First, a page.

Valhalla Rising: Alienation at its finest
This is an intimidating and off-putting movie, stripped of almost everything that movies usually possess to immerse their audience in their world. But this alienating lack of comfort is in its own way fascinating. It's only when the usual comforting elements of a film are absent that you really notice how used to them you are.
For instance, I was surprised how unsettled I was at the almost complete lack of dialogue in this movie. It's not until 7 minutes into this movie that a line of dialogue is said, and long stretches of time pass without anything being said. This means you have to rely almost entirely on merely what you see onscreen, attempting to analyze the actions of characters whose motives are not at all clear. While this might sound like downsides, this stripping down of the movie throws the viewer fully into the story, simultaneously alienating and immersing us.
The central character of this story is One Eye, a mute Norse slave owned by a pagan tribe who has him fight other slaves for entertainment. After he is sold to another tribe, One Eye breaks free and slaughters his former captors, only sparing Are (Maarten Stevenson), a young boy who was a fellow slave. The two wander, eventually encountering a band of Viking Christians who mean to go on a Crusade to the holy land, who allow the two to accompany them. However, the group gets lost in a fog, and end up in a strange new world where they begin to go mad, wander apart, and occasionally be attacked by unseen natives who pepper them with arrows.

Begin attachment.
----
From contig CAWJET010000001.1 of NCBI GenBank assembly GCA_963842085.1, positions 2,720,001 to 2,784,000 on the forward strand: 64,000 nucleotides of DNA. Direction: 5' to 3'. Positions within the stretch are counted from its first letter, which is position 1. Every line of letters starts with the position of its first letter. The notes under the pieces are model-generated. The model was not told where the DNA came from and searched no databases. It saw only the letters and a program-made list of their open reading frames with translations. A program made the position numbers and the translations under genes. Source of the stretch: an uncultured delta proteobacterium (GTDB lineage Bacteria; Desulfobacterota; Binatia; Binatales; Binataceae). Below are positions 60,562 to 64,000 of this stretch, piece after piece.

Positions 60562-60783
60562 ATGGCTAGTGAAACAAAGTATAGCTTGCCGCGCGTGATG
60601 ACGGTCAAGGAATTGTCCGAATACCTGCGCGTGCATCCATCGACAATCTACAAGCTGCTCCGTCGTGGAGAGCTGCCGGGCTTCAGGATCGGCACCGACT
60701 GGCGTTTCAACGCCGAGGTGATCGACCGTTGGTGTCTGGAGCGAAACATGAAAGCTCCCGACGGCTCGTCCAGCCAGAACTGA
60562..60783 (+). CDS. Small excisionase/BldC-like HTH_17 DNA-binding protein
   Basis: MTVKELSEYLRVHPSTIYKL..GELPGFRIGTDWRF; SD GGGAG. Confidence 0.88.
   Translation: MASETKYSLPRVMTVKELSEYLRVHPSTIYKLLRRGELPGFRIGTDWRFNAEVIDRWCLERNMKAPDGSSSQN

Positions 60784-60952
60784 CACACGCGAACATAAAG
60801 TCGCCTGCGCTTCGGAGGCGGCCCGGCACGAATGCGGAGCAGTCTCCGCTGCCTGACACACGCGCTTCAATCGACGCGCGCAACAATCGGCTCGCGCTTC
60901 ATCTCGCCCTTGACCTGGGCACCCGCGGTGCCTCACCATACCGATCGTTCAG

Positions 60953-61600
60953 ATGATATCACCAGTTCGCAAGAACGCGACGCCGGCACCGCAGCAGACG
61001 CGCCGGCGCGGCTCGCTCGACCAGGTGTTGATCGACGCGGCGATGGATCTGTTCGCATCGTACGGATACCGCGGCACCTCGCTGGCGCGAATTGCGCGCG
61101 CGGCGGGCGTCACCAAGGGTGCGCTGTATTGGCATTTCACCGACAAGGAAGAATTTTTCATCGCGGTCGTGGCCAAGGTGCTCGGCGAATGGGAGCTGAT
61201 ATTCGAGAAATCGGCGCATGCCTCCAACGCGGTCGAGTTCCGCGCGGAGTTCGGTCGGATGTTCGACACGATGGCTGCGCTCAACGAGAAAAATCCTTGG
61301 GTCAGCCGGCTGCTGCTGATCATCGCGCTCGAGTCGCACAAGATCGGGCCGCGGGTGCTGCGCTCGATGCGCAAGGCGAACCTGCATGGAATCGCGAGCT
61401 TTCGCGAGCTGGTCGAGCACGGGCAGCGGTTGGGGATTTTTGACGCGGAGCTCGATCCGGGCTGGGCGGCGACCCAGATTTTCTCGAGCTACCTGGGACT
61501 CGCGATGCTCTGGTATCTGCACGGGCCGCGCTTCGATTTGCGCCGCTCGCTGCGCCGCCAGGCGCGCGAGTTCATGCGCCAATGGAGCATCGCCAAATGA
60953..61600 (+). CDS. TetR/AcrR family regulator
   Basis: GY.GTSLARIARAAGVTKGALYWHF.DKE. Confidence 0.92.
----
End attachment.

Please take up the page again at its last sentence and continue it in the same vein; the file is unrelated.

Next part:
As I've mentioned, this film is intimidatingly stripped down. This means that we are never told why characters do certain things, leading to speculation and ambiguity. If you cannot handle this, and need to be told what a story means in order to get something out of it, this may not be the film for you. I personally was able to deal with it, although I wish the ending of the film was a bit clearer.
This film is also infrequently extremely brutally violent. One Eye especially is a brutal fighter when he decides to be. Although violence would probably only make up maybe five to ten minutes of an hour and a half long movie, when the violence does happen it is incredibly brutal.
However, if you can get through the violence and the stripped down nature of the story, this is a film of spare and quiet beauty. Watching these men stumble around the new world they discover makes its relatively familiar looking greenery (the film was shot in Scotland) seem like it's from another planet. It's fascinating watching the Crusaders crack as they realize how far from home they are, and find they are unable to agree as to what to do now. Once you get into it, it is near impossible to look away from this fascinating film. I recommend it to anyone who feels they can handle it.